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FOR SALE Morse carbine from Rifle Shoppe kit

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rodneys

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I have a 50 caliber Morse carbine built from the Rifle Shoppe kit. It was built originally in South Carolina in 1864 I think they were about 1000 originally made. They are a couple of books out about them now. This one is a replica of the second model. It includes five brass cases and loading tools. It uses musket caps and a rubber washer on the back of the case. I have test fired it with a 370 grain .515 bullet. Jesse Melot The owner of the Rifle Shoppe.Sold the first one he built for $4800. Track of the wolf makes the cases at nine dollars each. Anyway I’m asking $4000 shipping included for this one with the loading tools and five cases. Jesse also got it NSSA approved.Not something for everyone but something you don’t see every day. Any questions just ask.
 

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Loyalist Dave

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Yes I did ask the moderator Angie and they said it was OK as long as it was originally made before 1865.
OK so it's more than that...
A) Made before 1865
B) Was accepted for use during ACW or earlier, or accepted by other government, someplace, (mass produced...a prototype doesn't get one there)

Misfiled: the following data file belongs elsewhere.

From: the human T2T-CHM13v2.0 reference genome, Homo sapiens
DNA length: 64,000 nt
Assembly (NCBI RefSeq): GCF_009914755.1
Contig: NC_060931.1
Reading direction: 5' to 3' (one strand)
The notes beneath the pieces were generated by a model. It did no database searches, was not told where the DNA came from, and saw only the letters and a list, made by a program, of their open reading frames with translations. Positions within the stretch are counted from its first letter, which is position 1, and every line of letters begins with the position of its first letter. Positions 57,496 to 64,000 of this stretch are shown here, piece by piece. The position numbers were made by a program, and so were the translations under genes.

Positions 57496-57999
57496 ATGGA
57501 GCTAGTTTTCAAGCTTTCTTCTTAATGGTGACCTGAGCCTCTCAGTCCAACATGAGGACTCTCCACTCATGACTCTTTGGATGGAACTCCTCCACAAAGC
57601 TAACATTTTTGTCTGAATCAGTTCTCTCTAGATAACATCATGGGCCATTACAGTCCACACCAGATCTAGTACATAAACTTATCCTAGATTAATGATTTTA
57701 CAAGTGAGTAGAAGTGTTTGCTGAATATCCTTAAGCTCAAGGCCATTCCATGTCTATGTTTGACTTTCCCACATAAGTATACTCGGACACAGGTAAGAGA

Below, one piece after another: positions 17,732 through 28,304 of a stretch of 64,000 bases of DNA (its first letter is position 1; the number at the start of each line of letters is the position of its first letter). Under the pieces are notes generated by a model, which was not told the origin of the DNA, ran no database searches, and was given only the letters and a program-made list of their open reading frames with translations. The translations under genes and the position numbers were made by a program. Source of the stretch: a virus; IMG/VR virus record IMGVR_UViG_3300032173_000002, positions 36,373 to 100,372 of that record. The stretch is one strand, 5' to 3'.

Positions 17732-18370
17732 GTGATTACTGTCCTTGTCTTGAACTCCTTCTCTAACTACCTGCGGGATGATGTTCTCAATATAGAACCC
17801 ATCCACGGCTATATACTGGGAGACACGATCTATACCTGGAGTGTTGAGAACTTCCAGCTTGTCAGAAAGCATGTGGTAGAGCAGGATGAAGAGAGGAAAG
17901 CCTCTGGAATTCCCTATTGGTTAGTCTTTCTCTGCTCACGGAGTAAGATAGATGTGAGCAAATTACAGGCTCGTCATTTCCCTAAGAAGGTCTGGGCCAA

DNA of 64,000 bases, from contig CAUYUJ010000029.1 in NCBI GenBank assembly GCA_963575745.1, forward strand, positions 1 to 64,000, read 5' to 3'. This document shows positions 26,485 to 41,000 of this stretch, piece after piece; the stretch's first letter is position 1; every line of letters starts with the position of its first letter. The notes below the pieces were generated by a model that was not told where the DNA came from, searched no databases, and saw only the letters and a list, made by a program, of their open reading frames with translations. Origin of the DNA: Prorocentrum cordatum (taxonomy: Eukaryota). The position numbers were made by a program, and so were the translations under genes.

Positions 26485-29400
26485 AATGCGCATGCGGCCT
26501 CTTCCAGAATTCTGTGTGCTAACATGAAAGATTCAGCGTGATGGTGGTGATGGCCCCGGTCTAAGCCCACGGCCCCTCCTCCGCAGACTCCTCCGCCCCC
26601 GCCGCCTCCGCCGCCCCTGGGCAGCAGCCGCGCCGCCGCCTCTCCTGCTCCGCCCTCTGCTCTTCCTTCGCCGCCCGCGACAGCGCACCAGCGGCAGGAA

C) Uses an external ignition like a cap or a flint ....

And yes this one does.... ;)

OH as an aside...., the old saying "every rule has its exception"... well this looks like it might be called an inline, and thus would be the only inline that would qualify as an exception to the inline prohibition...

LD
 
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rodneys

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Thank you for the clarification. The original Morse case was a brass tube with a flange that had a heavy v shaped wire attached to the inside of a case in such a way as the musket cap fit on the sharp end of the V. Then a gutta percha washer fit over the flange of the musket to seal the back of the case. The firing pin is flat on the end almost a half inch in diameter to support the cap and the washer When fired.
 

Flint62Smoothie

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... well this looks like it might be called an inline, and thus would be the only inline that would qualify as an exception to the inline prohibition ...
... and you would be wrong. The 52-cal breech-loading 'inline' rifle by John M. Paul of Portland, Maine, of patent date 1811, was issued to US troops in a flintlock version in 1819.
 

rodneys

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Very interesting that’s one that I was not aware of. In my digest of small arms patents it only goes back to 1836 do you Perhaps have a patent number. If not I’ll keep looking.
 

Loyalist Dave

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... and you would be wrong. The 52-cal breech-loading 'inline' rifle by John M. Paul of Portland, Maine, of patent date 1811, was issued to US troops in a flintlock version in 1819.
UM..., technically..., an "inline" uses a cap or primer, or other ignition source that is modern ..., so an "inline flinter" is really an oxymoron, unless some company makes one to circumvent "flintlock only" regulations. I've seen what some have called an "inline" flintlock, perhaps that was the Paul Patent mechanism that I saw.., but that's really not an "inline" as it uses a flint.

LD
 
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